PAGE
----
In summary, an instance of the MRCE problem may be thought of as consisting of $c_1,\ldots,c_n$and the stochastic knowledge in the two matrices above. The significance of its solution is that it represents a minimum not just over parameter values, but over all processes consistent with this knowledge. If our objective were to maximize expected likelihood rather than expected log likelihood, this would not be true. Thus beyond the obvious mathematical convenience of working with log likelihood, there is a deeper benefit to doing so. Everything we've said is true in a far more general sense for arbitrary density $f(x,y)$and sets ${\cal X}$and ${\cal Y}$, where we focus on a series of $T$samples and have the likelihood:

\prod_{t=1}^T \prod_{x \in {\cal X}} \prod_{y \in {\cal Y}} f(x,y)^{\delta_{x,y}}

but we will not repeat the argument above at this slightly more abstract level.

Instead we turn to a concrete example loosely motivated by the problem of portfolio optimization as framed in [Cov84] and discussed in chapter 2, in order to illustrate the mathematical point above.

Suppose that one may draw vectors from ${\mathbb{R}}^{365}$at random according to some hidden distribution $A$, and that the one thing known about this distribution is that only two values $2$and $0.5$are ever drawn in each component position, and that they occur with equal probability in each position. That is, all single variable marginals are known.

Now focus on the product of a vector's components. Our expectation of the $\log_2$of this product's value is zero because the product becomes a sum of logs, and because of linearity of expectations.

Of significance is that the expectation is zero, independent of the nature of $A$. By contrast, our expectation of the product's value (without taking the logarithm) is highly distribution dependent. For example, if the distribution generates a vector of $2$'s half of the time and a vector of $0.5$'s the rest of the time, the resulting expectation is $(2^{365}+2^{-365})/2$and is immense.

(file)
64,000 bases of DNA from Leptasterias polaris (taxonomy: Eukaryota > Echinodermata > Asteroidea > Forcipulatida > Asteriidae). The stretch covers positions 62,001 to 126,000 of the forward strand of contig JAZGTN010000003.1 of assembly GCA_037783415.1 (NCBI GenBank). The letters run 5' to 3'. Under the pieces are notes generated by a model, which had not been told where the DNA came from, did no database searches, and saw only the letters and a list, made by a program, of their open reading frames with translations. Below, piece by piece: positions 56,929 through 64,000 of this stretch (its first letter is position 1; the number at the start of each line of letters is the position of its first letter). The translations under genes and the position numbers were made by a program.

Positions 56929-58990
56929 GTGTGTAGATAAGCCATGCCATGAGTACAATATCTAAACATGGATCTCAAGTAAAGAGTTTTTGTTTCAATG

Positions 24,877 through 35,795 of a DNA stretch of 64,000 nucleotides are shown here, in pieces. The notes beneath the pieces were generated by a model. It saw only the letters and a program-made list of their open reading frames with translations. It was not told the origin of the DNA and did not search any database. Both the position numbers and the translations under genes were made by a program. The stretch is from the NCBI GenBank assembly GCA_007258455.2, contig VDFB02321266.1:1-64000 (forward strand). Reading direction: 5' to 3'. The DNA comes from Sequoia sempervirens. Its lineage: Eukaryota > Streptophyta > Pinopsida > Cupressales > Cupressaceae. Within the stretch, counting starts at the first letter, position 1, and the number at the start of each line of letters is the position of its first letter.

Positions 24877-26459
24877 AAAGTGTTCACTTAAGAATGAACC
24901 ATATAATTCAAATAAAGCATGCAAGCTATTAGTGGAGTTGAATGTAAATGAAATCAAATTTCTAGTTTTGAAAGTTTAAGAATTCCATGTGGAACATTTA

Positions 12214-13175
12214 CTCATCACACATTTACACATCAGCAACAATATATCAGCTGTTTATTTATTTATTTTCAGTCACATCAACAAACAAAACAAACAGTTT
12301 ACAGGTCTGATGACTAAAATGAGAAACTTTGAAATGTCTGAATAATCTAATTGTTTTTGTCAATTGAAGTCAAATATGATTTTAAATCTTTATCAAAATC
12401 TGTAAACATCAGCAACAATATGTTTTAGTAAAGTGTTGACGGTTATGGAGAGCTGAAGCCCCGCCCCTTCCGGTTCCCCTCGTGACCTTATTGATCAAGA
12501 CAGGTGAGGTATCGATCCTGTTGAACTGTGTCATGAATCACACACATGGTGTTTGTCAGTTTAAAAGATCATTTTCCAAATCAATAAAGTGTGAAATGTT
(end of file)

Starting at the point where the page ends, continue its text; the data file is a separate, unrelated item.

The fascinating observation regarding optimizing log-likelihood as opposed to likelihood, is that on the one hand the optimization is over a huge space of hidden distributions, but on the other hand the optimization ignores information in those distributions that can significantly affect the expected likelihood.

Possible Applications

We conclude by identifying and briefly discussing a number of potential applications for conditional normal mixture models (CNM).

As mentioned earlier, our starting point was handwriting recognition and in particular the problem of offline digit classification. The space of digit images is modeled as a mixture of models, one for each digit. We suggest that each digit's model itself consist of a mixture of models intended to capture the sometimes very different styles used to represent the same numeral. Each digit style model would then consist of a product of CNMs, one for each pixel position, with conditioning on some subset of the earlier-seen pixels. The use of CNMs in this way promises to better model the variation that exists within a single style. The final model may be used to implement a traditional Bayesian classifier. The introduction of discriminative training into this framework is an interesting area for future work.

The same approach might be used in machine vision to build highly general statistical models for particular objects based on a set of training images. A classifier may then build as for handwritten digits. Applied to images CNMs might also find application in image restoration or perhaps in the area of digital water-marking.

Our development in chapter 2 showed that Baum-Welch/EM may be used to estimate the parameters of non-causal models as well. In many applications, including some of those mentioned above, a non-causal model may suffice. For images this corresponds to the modeling of a pixel using a context that entirely surrounds it. Baum-Welch/EM is certainly easier to implement than the approach of this chapter and may therefore represent the technique of choice when implementing non-causal CNM models.

Finally we point out that while this chapter has focused on ML estimation, techniques similar to those of chapter 2 might be developed to implement alternative estimation criteria.

Next: Bibliography Up: Topics in Computational Hidden Previous: Emphasis Reparameterization
Peter N. Yianilos